Work sequencing with spray fireproofing
Spray fireproofing of structural steel is most efficiently accomplished before interior partitions are built, which can result in a conflict with fire stops in firewalls. Firestops must adhere to the bare, dry, unobstructed surfaces of the fire barrier which is penetrated (e.g., metal decking), or adjacent to an interface of two fire barriers at which fire stopping is required (e.g., beams). Spray fireproofing cannot be applied prior to fire stopping at these surfaces, as the fireproofing would obstruct adherence of the fire stop materials to the fire barrier surfaces. Spraying the upper room perimeter with fireproofing may also result in covering of wall/ceiling joints and through penetrations that require fire stopping. These joints are then not visually observed and not provided with proper fire stopping, violating the fire integrity of the passive fire barrier.
Proper maintenance is enhanced by the installation of tags on each side of the firestop, containing the information necessary to reference to documents indicating the approved procedures for the original installation and re-entries. This requires knowledge of the exact certification listing that was used for each opening, be it a building joint or a penetrant through-penetration seal.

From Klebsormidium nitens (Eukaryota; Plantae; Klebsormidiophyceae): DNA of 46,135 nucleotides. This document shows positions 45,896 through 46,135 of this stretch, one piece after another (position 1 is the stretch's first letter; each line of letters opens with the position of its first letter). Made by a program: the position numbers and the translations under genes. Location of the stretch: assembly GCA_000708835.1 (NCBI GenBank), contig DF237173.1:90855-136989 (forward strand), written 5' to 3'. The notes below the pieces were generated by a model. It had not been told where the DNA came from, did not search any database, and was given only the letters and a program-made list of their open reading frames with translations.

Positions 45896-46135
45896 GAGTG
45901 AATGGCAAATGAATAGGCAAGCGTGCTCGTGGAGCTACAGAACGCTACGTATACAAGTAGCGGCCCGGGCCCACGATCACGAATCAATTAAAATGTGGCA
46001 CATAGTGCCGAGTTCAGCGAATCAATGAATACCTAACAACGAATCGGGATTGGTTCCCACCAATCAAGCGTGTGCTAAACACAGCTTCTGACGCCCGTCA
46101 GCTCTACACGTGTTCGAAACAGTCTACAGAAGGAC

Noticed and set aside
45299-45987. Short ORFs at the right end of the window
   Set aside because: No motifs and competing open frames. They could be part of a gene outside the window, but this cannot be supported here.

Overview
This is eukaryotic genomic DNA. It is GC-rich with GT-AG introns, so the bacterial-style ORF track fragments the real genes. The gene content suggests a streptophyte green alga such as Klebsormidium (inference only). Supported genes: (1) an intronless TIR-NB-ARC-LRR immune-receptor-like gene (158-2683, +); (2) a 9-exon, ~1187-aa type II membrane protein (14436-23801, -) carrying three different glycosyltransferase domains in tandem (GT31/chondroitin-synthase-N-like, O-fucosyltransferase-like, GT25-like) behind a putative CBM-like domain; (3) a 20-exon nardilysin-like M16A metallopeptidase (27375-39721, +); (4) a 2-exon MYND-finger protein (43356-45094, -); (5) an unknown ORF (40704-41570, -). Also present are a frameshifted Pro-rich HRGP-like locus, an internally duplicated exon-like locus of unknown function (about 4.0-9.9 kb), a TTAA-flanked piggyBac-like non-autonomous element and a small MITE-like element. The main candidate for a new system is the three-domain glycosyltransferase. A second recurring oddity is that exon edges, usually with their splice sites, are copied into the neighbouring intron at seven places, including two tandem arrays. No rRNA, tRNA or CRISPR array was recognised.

Testing and certification
Acceptable certification listings include but are not limited to those available from
- Underwriters Laboratories, or
- Underwriters Laboratories of Canada in North America, or
- Deutsches Intitut für Bautechnik in Germany, or
- Efectis in The Netherlands, France, Norway.
- FM Global provides testing and certification of firestops, and also certification of firetop contractors
Regulations and compliance